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Diwali-Eid Dinner: An Interfaith Celebration

Geetha Patil

An impressive and sociable Diwali and Eid Dinner was arranged by the South Asian Center on Saturday October 29, 2016 from 6:00pm to 9:00pm at the St. Peter's Episcopal Church, Cambridge, MA. Hundreds of people from different communities of South Asia and the city of Cambridge gathered to celebrate Eid and Diwali which are two of the most important South Asian religious festivals. It provided a vibrant cultural learning experience to the participants of the event.

Ms. Rupal Shah the moderator of the event welcomed warmly all the participants and invited the president of the South Asian Center of the Greater Boston area, Mr. Rajesh Kasturirangan to talk about the history and role of the center that it plays in these countries and here in the United States. Mr. Rajesh said that this center is celebrating Eid and Diwali together with exotic dinner since 20 years without any break. We want to involve people who came to the event to learn more about the festivals, cultures, music and art of South Asian region and become aware and thoughtful of the socio-economic and environmental problems prevailing in this region and contribute in their own capacity to make this region better than just a taste of the rich cuisine. Mr. Aarif and Ms. Kshama Anantapura shared the story of Diwali and Eid right before the eating started. Diwali holds different significances in different parts of the Indian subcontinent, but in the explanation she said that Diwali celebrates the return and coronation of Rama, the avatar of Vishnu. The lighting of candles or lanterns depicts the victorious Rama coming back to home after having rescued his wife Sita and defeated the demon Ravana. Mr. Aarif  said that Eid al-Adha, otherwise known as the Feast of Sacrifice, marks the celebration of Ibrahim’s willingness to sacrifice his son in accordance with a command of Allah; Allah intervened then intervened and required the sacrifice of an animal instead. People celebrate with feasts and acts of goodwill.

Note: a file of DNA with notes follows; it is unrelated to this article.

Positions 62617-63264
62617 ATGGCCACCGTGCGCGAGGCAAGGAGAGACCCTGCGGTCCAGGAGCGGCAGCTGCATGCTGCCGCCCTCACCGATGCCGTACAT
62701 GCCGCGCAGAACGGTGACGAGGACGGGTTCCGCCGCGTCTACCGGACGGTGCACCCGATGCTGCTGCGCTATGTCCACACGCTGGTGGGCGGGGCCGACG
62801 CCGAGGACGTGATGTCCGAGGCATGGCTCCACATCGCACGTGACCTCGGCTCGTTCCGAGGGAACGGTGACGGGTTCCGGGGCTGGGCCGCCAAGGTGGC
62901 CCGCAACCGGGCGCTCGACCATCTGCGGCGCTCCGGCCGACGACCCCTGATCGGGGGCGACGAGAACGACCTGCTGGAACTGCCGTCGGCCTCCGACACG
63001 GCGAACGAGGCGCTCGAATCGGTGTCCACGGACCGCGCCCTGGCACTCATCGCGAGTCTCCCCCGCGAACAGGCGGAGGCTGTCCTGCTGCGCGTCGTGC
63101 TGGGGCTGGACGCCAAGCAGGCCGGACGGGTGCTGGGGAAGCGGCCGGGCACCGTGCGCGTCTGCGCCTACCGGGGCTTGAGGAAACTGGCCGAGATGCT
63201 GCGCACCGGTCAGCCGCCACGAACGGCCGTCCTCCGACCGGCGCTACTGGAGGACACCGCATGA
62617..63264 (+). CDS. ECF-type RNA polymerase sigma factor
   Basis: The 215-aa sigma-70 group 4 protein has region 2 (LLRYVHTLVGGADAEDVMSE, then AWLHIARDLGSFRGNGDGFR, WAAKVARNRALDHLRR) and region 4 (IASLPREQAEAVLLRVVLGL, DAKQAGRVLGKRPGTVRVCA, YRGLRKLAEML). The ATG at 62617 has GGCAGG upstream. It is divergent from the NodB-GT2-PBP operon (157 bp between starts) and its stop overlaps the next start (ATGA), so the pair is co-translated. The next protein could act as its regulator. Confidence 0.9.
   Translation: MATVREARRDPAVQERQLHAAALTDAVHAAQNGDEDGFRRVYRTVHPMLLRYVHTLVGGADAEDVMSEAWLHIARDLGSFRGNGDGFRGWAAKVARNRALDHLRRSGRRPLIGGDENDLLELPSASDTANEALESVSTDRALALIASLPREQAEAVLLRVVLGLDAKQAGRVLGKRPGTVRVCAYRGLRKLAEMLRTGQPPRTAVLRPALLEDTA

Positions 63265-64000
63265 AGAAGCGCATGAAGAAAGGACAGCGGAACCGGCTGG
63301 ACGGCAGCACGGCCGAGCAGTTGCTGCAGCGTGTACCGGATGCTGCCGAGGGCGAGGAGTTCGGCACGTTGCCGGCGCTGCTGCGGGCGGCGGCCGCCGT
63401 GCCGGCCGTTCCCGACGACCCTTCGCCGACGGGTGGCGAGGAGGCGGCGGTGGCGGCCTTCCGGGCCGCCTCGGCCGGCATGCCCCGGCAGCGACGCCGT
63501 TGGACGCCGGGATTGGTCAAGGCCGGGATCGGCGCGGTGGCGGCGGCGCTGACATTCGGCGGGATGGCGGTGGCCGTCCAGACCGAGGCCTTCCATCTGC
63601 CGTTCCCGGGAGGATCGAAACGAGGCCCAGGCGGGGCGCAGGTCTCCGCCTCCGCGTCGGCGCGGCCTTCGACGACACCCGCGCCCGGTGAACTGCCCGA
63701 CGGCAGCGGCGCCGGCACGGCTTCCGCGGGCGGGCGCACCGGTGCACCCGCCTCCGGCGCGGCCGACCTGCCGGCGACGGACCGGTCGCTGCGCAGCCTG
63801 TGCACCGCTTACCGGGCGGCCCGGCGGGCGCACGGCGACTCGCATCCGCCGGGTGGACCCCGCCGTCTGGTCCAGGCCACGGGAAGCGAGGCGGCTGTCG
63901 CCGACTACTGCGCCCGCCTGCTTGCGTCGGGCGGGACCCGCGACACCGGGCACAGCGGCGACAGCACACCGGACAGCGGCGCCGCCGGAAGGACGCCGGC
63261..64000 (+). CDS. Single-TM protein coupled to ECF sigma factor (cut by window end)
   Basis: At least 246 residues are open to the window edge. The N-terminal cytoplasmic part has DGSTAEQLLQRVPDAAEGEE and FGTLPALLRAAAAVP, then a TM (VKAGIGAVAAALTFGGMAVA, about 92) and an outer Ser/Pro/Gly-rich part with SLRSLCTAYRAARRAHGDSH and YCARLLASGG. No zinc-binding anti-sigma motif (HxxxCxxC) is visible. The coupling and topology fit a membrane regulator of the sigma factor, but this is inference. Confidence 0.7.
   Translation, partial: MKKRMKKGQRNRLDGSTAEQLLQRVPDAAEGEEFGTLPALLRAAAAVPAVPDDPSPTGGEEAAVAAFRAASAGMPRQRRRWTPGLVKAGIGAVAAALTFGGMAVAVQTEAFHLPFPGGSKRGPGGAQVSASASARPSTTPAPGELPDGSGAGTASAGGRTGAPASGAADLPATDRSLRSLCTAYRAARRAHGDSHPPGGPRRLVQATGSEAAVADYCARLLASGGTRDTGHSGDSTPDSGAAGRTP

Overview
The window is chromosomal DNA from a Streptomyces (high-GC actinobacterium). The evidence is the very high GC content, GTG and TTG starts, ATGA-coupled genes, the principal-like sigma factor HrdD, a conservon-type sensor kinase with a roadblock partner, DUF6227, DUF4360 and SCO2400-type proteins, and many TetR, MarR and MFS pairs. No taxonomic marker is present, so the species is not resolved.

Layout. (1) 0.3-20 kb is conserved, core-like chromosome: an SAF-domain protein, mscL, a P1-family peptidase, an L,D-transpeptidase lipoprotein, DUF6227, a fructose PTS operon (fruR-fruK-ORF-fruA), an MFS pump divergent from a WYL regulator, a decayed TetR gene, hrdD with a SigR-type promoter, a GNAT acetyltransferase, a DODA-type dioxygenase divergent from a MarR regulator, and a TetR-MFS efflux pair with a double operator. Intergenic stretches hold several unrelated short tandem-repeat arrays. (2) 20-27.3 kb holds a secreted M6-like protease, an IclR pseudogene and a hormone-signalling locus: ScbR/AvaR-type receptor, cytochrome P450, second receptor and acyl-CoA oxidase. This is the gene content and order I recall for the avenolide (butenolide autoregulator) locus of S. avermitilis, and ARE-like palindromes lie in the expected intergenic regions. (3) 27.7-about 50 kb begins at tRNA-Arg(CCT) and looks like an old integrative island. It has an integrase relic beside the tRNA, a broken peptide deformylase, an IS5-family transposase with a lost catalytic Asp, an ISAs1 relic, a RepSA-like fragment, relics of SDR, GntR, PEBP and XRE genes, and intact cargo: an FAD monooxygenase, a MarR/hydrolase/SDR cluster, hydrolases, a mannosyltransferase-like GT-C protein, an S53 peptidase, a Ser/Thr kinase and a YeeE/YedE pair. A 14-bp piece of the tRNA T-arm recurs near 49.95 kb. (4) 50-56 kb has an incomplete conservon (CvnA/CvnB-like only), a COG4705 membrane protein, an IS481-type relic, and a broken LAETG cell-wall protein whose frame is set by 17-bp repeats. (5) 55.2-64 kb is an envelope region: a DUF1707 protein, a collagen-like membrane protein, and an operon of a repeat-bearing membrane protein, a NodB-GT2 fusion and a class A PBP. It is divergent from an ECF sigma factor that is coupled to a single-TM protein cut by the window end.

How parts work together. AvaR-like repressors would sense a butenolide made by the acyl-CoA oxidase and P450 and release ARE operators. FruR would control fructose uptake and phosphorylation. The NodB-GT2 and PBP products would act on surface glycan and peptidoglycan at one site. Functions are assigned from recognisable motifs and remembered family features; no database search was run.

All guests were welcomed by Prof. Jaspal Singh and Smt. Hardeep Mann in a traditional way of hugging and saying “Happy Diwali or Eid Mubarak”. Most participants were dressed in traditional South Asian clothes like Sarees, Kurtas and suits. The night started a melodious singing of Diwali song by young children and poetry reading by Smt. Neena Wahi. This performance was followed by a traditional dinner that was prepared by the members. The festival food was appreciated by the majority of people, it was full of flavor, color and variety.

“I think, I really just love seeing people of different community sitting together at the tables enjoying, happy and sharing the culture, food, space, and experience together” one of the participants said.


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